October 13, 2007
Two Christian leaders were arrested after they held up copies of anti-war petitions they were trying to deliver to the White House.
Earlier in the day they had delivered the petitions to leaders in Congress, in both the House of Representatives and Senate.
In unrelated news, surgery to remove George Bush’s fingers from his ears was unsuccessful.
(Would it hurt Bush to just gracefully accept the petitions and deprive these people of a chance to be arrested?)
[Video of the arrest is posted with the press release. Thanks to those who wrote to let me know whether my attempt to embed the video here worked (it didn’t).]
October 13, 2007
WHO’s former malaria expert, John Litsios, notes that controlling malaria requires integrated programs, especially including overhaul of local health care delivery systems.
Copyrighted article from Resources for the future. “Chapter 17: Malaria Control and the Future of International Public Health,” in The Contextual Determinants of Malaria (Washington DC: Resources for the Future), Elizabeth Casman and Hadi Dowlatabadi, editors
October 13, 2007
If you were wondering whether it’s still true that kids watch what you do rather than listen to what you say — yes, it’s still true. It’s more important to walk the walk than talk the talk — Gallup Management Journal features an article emphasizing the phenomenon, “The Sixth Element of Great Managing”:
One of the most powerful discoveries about how humans understand the world around them came about by accident. In the early 1990s, a group of researchers led by Dr. Giacomo Rizzolatti, a neuroscientist at the University of Parma in Italy, placed small electrodes in the brains of monkeys near the regions of the brain responsible for planning and carrying out movements. If the monkey picked up something, an electronic monitor that was connected to the wires in the animal’s brain would sound — “brrrrrip, brrrrrip, brrrrrip” — to register the firing of those neurons.
Then something happened — something so unusual that the researchers thought it had to be a mistake. If the monkey saw one of the scientists doing something — eating an ice cream cone, picking up a peanut or raisin, grabbing a banana — the monitor registered the firing of brain cells as if the monkey had done it, when all the animal did was watch.
“It took us several years to believe what we were seeing,” Rizzolatti told The New York Times. The structure behind the phenomenon was discovered to be what they called “mirror neurons,” cells scattered throughout key regions of the brain that mimic everything the monkey sees another do.
Subsequent research found a far more complicated set of mirror neurons in people. This “human see; human do” circuitry is believed to be why a yawn can be contagious, why even a newborn will stick out her tongue if she sees someone else do it, and why American boys sometimes mimic the idiosyncrasies of their favorite baseball players at bat. “It explains much about how we learn to smile, talk, walk, dance, or play tennis,” said a 2006 cover article in Scientific American Mind magazine.
If you want your students to be good at map reading, they need to see you reading maps. If you want your students to read, they need to see you read. The “mirror neurons” phenomenon should affect the strategies we use in the classroom.
File this under the “nothing new under the sun” category, or “oh, yeah, now I remember!”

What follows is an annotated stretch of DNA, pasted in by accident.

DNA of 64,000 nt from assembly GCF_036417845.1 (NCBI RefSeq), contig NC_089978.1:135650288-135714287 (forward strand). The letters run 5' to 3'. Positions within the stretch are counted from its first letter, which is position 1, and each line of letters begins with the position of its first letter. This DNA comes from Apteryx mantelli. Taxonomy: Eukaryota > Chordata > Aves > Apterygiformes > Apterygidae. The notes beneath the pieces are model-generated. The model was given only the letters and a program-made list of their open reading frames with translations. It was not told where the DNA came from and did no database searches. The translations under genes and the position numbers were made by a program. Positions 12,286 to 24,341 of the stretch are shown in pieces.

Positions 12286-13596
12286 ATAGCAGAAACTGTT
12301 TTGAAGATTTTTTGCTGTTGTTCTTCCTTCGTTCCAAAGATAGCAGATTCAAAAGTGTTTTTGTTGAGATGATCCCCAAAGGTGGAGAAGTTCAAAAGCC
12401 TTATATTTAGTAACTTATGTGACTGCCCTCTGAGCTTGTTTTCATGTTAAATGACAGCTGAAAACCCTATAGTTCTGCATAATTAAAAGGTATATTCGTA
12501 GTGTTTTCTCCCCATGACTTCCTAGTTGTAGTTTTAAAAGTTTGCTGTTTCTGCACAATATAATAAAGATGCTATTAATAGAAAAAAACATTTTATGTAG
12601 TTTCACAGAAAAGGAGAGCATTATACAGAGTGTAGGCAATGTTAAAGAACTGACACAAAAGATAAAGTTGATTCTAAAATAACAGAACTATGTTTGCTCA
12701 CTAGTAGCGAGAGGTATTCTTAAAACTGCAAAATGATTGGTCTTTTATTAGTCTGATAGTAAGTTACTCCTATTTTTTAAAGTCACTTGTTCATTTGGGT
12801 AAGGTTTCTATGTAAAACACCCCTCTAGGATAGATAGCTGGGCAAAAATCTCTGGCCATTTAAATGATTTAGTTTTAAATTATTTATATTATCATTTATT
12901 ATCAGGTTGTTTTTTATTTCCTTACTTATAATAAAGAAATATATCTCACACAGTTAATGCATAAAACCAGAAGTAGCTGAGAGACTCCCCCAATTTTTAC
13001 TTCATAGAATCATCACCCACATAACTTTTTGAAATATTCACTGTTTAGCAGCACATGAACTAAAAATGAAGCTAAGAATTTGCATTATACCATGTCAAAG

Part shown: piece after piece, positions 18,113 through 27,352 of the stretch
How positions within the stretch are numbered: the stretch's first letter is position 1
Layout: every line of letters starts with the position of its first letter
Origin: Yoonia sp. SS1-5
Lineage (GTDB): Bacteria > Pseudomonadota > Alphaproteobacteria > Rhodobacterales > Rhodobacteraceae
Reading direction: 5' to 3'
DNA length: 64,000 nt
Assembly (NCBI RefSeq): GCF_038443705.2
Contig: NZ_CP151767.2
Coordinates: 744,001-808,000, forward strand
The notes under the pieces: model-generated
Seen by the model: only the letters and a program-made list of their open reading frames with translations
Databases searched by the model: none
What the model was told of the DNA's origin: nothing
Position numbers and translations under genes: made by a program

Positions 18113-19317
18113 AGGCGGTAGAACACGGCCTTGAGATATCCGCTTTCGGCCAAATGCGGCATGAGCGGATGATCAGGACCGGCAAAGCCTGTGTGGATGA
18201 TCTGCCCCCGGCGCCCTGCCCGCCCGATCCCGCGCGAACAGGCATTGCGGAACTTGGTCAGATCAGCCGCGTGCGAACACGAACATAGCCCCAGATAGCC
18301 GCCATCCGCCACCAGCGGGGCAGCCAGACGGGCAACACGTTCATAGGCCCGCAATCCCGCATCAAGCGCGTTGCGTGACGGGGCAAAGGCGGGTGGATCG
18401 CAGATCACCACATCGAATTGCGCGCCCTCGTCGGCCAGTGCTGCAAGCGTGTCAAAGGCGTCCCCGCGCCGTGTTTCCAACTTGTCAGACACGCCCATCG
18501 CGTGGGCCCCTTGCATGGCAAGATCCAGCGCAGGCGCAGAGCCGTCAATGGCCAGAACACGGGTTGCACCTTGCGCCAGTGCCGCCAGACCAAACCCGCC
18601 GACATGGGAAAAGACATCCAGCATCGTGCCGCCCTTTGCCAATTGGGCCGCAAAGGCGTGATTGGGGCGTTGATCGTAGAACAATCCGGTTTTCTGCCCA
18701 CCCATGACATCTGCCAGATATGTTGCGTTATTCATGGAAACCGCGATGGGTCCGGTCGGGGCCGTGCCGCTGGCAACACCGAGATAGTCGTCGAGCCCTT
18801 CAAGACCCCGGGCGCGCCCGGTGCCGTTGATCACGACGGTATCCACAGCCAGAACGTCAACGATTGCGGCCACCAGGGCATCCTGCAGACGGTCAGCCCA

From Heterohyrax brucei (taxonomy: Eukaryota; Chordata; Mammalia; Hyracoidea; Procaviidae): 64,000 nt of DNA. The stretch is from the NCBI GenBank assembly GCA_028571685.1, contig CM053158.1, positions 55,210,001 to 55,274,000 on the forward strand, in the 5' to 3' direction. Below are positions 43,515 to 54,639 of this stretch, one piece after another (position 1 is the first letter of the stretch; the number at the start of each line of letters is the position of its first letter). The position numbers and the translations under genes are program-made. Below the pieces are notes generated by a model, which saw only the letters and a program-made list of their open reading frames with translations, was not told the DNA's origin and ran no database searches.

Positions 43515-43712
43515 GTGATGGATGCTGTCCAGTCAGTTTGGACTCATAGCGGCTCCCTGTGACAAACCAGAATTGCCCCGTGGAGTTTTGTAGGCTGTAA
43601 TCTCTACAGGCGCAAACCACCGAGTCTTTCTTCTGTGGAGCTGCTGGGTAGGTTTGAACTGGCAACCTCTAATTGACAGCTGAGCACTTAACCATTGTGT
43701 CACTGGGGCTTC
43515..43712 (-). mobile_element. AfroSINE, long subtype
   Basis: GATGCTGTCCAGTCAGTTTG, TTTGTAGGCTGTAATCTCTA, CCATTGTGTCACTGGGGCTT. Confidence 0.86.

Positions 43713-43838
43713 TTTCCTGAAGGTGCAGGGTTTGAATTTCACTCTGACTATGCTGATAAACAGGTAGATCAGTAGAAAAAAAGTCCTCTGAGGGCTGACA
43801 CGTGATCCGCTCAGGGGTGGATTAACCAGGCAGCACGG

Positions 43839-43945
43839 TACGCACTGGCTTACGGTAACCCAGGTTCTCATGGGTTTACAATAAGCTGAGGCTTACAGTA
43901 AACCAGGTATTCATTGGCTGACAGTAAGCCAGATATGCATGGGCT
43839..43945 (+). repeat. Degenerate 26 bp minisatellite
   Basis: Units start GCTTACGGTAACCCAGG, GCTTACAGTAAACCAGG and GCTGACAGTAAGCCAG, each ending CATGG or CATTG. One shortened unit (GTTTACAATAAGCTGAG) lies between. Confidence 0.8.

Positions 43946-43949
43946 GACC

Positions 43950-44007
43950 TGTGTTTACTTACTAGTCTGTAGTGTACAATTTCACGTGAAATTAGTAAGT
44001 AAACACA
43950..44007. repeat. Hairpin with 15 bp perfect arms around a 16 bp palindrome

October 13, 2007
Salt Lake Tribune political reporter Paul Rolly shows just how desperate are the voucher supporters in Utah, with polls showing the voucher referendum on the November ballot will crush the pro-voucher legislation: They offered bribes.
Yes, bribes are illegal. You know that, I know that. Tell it to the voucher advocates:
With polls showing overwhelming numbers of voters poised to repeal the voucher law that was passed by the Legislature last winter, voucher advocates got so desperate Thursday they sent an e-mail from the FreeCapitalist Project offering money for pro-voucher votes in next month’s referendum election.
But then someone must have let them know it usually is considered illegal to buy votes, so they sent a second e-mail several hours later retracting everything they said in the first e-mail.
The original e-mail said Parents for Choice in Education is conducting a “Friends and Family” campaign in which “advocates” are encouraged to sign up friends and relatives who commit to voting in favor of the voucher law in next month’s referendum election.
If the advocate provides his or her field manager with 25 names committed to voting for vouchers and they actually vote, the advocate gets $10 per person, or $250 for the 25 names, the e-mail said. Plus, the advocate will get $10 for each voter they get beyond the 25.
The contacts for the program were listed as Brandon Dupuis and Jim Speth, PCE field managers for northern and southern Utah, respectively.
So, as the old saying goes (a bit amended): If you can’t dazzle them with your brilliance, baffle them with a bribe.
But then came the Oops!
“Retraction,” the second e-mail boomed.
“We apologize for the previous e-mail . . . . It was simply incorrect and misrepresents the Free Capitalist Projects’ grass-roots efforts. Neither Parents for Choice in Education nor the Free Capitalist Project will ever provide incentives that appear to pay people to vote. The earlier e-mail was sent by determined and sincere individuals who are working diligently, but the Free Capitalist Project and Parents for Choice in Education did not approve, authorize or see the e-mail in advance.”
I’ll wager it wasn’t the illegality that stopped them. Somebody probably sat down with a calculator and suggested how much it might cost them, at $10.00/vote, if people took them up on the offer. And for the $10.00, there’s no guarantee that any of the votes would be switches — no guarantee that it would sway any votes their way.